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Learning at its Best

My introduction to the group

A year ago, I would not have guessed that I would be writing this blog post.  While I considered myself to be quite capable in many areas of my life, in no way would I consider myself unique enough or exceptional enough to be sharing my experiences with a group such as this.  At that point, I was a month into my 8th year of teaching, all of them spent at Canyon High School (a public school with roughly 2400 students).  I was teaching the same subjects I am teaching this year (and have taught the past several years:  AP Psychology, IB Theory of Knowledge, and Varsity Girls Basketball), and by most measures was doing a pretty damn good job of it.   Deep down, though, I knew that really I was only doing a good job being a run-of-the-mill public school teacher.  I was working within a system that I didn’t wholly believe in, but I had come to grips with the idea that it would still be enough for me to call my career satisfying and significant.

Sometime in March of this year, something changed inside me.  An avid viewer of TED videos, I joined their TED Conversations group and began reading and commenting on posts dealing with education and human potential.  I was a chance to be part of a community of people who were wondering the same things I was wondering; questions like “How can we empower kids to reshape the education system?” and ideas like “The world’s youth population is the world’s greatest natural resource.”  I re-watched Sir Ken Robinson’s TED talks (“Bring on the Learning Revolution” and “Changing Education Paradigms”).  I was reading and exploring at a tremendous rate, and within a month’s time I convinced myself that I needed to be part of this learning revolution.

My explorations and conversations eventually led to my discovery of the AERO (Alternative Education Resource Organization) and the many examples of alternative schools and programs that existed all over the country and the world.  I was enamored with these people and schools that were creating the types of learning environments that were consistent with my beliefs about what education could be.  When I discovered that AERO was putting on a conference in Portland in August, I signed up immediately, hoping to connect and join up with those either interested in the education revolution or already actively participating in it.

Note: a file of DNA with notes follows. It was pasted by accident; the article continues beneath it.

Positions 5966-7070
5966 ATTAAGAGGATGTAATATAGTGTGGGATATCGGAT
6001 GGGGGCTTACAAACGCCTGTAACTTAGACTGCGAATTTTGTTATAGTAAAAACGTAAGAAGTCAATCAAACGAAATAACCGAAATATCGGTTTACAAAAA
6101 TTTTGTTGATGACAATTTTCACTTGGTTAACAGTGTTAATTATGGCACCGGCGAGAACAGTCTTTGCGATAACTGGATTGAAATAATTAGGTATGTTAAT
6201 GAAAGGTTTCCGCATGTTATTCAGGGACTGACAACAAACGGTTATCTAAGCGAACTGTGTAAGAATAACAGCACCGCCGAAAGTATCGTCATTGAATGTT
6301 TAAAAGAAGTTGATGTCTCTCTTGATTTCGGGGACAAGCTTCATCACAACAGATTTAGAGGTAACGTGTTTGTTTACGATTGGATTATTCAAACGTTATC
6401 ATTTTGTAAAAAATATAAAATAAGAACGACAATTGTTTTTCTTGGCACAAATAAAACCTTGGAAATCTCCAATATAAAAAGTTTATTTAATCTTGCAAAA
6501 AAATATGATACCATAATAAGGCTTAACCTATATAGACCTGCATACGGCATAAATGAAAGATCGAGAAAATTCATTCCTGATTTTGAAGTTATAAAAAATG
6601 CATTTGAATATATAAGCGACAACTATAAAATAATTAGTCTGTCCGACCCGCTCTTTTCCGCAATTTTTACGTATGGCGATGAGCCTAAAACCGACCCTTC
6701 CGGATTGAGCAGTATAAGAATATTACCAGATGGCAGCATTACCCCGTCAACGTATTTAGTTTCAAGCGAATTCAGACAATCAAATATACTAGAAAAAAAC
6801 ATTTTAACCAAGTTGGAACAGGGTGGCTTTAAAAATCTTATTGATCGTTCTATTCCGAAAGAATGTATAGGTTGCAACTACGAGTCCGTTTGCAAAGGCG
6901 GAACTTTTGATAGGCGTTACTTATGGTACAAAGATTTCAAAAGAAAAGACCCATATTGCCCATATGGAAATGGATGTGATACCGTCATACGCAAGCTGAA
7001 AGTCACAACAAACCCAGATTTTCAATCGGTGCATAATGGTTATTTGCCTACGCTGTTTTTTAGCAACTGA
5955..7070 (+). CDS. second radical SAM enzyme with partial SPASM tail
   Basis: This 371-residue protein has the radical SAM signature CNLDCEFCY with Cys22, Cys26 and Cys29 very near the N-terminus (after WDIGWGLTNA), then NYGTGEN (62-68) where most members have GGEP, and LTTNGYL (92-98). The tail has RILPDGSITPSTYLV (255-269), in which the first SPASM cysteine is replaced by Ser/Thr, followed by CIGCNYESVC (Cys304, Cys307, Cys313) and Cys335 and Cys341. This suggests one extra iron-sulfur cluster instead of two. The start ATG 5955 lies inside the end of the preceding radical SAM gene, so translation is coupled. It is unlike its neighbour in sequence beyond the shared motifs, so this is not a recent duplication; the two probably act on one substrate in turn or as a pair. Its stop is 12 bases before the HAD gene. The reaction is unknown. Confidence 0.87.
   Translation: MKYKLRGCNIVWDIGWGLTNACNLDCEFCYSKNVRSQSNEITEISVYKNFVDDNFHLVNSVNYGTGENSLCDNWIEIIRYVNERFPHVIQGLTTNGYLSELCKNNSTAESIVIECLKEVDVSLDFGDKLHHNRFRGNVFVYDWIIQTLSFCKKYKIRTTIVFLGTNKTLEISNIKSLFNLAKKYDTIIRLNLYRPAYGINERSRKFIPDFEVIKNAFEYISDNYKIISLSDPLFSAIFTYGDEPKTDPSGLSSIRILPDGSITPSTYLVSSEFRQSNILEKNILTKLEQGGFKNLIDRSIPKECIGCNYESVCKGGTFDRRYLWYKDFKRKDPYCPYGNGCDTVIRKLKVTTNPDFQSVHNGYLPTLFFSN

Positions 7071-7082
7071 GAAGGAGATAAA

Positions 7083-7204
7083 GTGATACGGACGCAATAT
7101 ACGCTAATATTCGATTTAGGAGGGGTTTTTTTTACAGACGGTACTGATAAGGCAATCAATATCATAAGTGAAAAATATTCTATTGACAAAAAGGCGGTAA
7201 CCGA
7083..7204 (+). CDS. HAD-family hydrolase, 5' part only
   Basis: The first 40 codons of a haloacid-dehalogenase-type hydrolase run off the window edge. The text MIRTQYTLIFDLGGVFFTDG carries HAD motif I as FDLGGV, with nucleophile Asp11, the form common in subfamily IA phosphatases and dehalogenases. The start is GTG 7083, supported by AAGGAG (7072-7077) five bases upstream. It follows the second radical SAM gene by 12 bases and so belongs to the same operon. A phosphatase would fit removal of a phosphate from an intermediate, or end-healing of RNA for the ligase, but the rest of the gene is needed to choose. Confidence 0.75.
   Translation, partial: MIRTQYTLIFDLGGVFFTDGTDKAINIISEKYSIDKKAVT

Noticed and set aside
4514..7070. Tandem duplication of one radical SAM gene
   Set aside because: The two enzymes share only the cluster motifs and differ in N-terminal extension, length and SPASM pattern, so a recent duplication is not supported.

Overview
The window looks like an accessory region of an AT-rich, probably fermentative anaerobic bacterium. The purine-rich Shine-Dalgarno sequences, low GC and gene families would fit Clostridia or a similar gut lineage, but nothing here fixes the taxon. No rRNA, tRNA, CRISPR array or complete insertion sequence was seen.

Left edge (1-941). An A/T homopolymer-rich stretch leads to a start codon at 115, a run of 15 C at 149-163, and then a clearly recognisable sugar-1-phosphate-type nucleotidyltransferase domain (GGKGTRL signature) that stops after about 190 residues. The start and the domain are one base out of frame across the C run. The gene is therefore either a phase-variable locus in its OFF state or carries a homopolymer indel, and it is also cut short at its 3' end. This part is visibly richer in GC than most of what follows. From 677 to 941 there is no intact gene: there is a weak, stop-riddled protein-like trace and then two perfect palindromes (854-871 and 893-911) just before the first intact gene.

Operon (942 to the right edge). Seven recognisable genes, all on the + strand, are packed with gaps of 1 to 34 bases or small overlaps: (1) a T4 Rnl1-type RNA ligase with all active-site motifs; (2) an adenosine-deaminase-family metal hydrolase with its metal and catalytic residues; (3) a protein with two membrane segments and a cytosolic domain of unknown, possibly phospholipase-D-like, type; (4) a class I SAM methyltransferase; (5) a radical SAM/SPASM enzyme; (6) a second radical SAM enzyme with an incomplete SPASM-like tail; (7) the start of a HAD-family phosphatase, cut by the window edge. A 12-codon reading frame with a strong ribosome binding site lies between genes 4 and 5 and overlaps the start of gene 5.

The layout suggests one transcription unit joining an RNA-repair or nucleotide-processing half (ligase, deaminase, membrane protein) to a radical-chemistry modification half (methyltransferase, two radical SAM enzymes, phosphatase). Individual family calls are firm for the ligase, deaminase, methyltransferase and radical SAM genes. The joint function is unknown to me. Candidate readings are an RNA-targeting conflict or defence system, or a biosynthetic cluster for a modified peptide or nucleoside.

Amazingly, the AERO Conference exceeded every hope I had for it.  More than anything, I went hoping to find answers for the direction I wanted to take my professional life.  That’s an unrealistic expectation for any conference, but somehow, it came through, albeit in unexpected ways.  Saddled with my frustrations with the limitations and restrictions of public schools, I think that part of me hoped to meet some people who would want me to join their amazing alternative school or start one with them.  Instead, I left with a renewed sense of educational values and a determination to return to my school this year and design a class environment that allowed those values to be the centerpiece of all that we do.

At some point during the conference, I became aware that while these amazing, mostly private, alternative schools are doing things that I think all schools should do, the public school system needs people who are willing to stand up and fight for the education revolution that needs to take place on behalf of all the students who can only afford to attend public school.  On the second to last day of the conference, attendees were given an opportunity to speak in front of the group and share their thoughts with everyone.  Now this is about as out of my comfort zone as something can be, but I felt compelled to share something that had been leaping inside me.  My heart pounding and my voice shaking, I shared the following insight (paraphrased as best as I can remember):  “As a Social Science major at San Diego State, I spent a significant time learning about the Civil Rights Movements and the Free Speech Movements that took place in the 1960s.  I found myself in awe and envious of the members of those movements and their opportunity to be part of something amazing and revolutionary, often wondering if I would have had the courage to participate in them myself had I lived in that era, wishing that there were something equally important for me to be a part of.  Now I realize that this revolution in education is the movement of my era, and that I am proud and excited to fulfill something that I had dreamed about years before.”  This moment in front of the AERO audience is significant for me not just for the realization, but for the symbolic decision I made to get up and address the group.  If I am to be part of a movement, I must be willing to take risks, step out of my comfort zone, speak up, and take action.